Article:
• Kelavkar U, Wang S, Montero A, Murtagh J, Shah K, Badr K (Jul 1998). "Human 15-lipoxygenase gene promoter: analysis and identification of DNA binding sites for IL-13-induced regulatory factors in monocytes". Molecular Biology Reports 25 (3): 173–82. doi:10.1023/A:1006813009006. PMID 9700053. 
  • Roy B, Cathcart MK (Nov 1998). "Induction of 15-lipoxygenase expression by IL-13 requires tyrosine phosphorylation of Jak2 and Tyk2 in human monocytes". The Journal of Biological Chemistry 273 (48): 32023–9. doi:10.1074/jbc.273.48.32023. PMID 9822675.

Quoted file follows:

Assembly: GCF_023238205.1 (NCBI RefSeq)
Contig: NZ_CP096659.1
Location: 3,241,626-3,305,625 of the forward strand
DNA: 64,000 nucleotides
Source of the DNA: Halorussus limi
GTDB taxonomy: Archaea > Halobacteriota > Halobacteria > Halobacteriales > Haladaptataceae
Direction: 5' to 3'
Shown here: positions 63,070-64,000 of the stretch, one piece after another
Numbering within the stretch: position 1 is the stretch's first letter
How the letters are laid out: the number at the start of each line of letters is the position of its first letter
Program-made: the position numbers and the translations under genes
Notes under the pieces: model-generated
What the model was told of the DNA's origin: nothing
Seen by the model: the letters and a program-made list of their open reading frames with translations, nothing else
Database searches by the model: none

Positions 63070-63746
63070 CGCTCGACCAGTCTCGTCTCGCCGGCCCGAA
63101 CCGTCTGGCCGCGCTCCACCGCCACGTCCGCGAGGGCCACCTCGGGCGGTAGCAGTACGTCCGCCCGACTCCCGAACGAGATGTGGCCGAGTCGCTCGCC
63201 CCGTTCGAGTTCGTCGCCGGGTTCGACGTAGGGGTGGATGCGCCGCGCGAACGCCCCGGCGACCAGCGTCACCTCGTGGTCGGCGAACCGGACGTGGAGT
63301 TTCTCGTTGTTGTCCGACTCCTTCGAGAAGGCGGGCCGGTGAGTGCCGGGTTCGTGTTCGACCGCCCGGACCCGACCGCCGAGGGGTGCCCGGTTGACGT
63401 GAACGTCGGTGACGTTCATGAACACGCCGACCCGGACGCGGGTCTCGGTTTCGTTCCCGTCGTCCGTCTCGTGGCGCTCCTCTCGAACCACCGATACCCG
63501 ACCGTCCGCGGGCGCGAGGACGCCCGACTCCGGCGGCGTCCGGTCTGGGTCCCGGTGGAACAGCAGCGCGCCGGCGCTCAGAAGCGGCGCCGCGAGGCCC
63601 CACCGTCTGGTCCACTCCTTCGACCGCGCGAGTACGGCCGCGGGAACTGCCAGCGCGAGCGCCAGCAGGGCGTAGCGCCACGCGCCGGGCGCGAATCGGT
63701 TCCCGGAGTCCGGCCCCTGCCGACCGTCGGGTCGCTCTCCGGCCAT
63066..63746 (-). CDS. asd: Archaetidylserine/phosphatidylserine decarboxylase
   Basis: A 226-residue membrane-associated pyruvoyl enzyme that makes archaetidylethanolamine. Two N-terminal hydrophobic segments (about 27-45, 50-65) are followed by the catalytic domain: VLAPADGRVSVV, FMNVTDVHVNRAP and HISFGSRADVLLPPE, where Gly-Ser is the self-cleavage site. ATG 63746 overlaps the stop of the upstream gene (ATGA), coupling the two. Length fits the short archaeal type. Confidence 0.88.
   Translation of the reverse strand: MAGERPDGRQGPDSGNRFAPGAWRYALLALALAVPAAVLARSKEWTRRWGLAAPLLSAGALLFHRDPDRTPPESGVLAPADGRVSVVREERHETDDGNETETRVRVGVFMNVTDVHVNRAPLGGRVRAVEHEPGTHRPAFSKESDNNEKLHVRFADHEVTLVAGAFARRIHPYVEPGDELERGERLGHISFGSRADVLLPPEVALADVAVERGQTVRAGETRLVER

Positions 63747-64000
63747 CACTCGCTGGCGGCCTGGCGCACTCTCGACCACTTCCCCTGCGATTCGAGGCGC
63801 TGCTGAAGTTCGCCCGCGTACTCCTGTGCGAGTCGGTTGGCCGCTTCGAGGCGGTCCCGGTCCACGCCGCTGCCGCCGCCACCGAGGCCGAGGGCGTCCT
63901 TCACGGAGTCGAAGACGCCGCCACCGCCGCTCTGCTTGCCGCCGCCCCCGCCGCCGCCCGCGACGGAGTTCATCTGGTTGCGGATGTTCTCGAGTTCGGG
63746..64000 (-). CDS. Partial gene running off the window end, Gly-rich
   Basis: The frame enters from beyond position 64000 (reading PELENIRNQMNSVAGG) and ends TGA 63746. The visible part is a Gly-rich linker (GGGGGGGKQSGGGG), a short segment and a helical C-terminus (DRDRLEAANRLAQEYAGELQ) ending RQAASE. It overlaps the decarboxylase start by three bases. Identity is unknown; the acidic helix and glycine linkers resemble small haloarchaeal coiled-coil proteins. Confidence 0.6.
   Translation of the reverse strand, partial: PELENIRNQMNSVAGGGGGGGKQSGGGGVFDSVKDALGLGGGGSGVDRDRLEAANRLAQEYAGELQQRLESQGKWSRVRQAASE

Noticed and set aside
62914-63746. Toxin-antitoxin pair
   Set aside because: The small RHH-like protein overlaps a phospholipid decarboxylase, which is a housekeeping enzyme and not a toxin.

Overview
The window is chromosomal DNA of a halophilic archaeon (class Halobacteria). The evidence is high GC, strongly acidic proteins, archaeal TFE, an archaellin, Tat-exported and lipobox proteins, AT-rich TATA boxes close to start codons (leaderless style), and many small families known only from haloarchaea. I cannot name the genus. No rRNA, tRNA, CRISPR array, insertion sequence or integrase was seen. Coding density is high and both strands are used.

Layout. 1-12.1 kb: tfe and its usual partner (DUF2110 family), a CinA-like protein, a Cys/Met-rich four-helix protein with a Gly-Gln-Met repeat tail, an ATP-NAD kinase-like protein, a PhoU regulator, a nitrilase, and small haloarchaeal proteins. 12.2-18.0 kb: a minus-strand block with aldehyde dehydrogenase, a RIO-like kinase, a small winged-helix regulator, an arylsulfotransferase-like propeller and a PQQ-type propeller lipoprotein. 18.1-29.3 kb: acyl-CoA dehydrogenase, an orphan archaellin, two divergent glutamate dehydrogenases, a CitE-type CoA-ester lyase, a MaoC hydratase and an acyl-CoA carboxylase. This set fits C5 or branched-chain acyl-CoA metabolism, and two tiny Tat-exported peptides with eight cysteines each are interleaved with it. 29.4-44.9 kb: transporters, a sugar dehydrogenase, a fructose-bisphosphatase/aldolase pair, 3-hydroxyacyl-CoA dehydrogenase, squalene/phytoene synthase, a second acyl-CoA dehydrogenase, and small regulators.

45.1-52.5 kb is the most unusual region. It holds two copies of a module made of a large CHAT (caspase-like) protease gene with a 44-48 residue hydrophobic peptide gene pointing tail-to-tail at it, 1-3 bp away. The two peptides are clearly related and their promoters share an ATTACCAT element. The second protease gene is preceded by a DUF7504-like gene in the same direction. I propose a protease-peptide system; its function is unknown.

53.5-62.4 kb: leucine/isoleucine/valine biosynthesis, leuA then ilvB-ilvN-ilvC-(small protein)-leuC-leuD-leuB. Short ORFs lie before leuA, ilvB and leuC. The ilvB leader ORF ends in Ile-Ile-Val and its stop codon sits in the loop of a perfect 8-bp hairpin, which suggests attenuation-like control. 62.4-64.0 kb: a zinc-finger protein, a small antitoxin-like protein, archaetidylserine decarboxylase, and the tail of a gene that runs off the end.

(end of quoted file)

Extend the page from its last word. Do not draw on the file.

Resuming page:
• Kratky D, Lass A, Abuja PM, Esterbauer H, Kühn H (Jan 1999). "A sensitive chemiluminescence method to measure the lipoxygenase catalyzed oxygenation of complex substrates". Biochimica Et Biophysica Acta 1437 (1): 13–22. doi:10.1016/s0005-2760(98)00176-3. PMID 9931410. 
  • Kelavkar UP, Badr KF (Apr 1999). "Effects of mutant p53 expression on human 15-lipoxygenase-promoter activity and murine 12/15-lipoxygenase gene expression: evidence that 15-lipoxygenase is a mutator gene". Proceedings of the National Academy of Sciences of the United States of America 96 (8): 4378–83. doi:10.1073/pnas.96.8.4378. PMC 16340. PMID 10200270.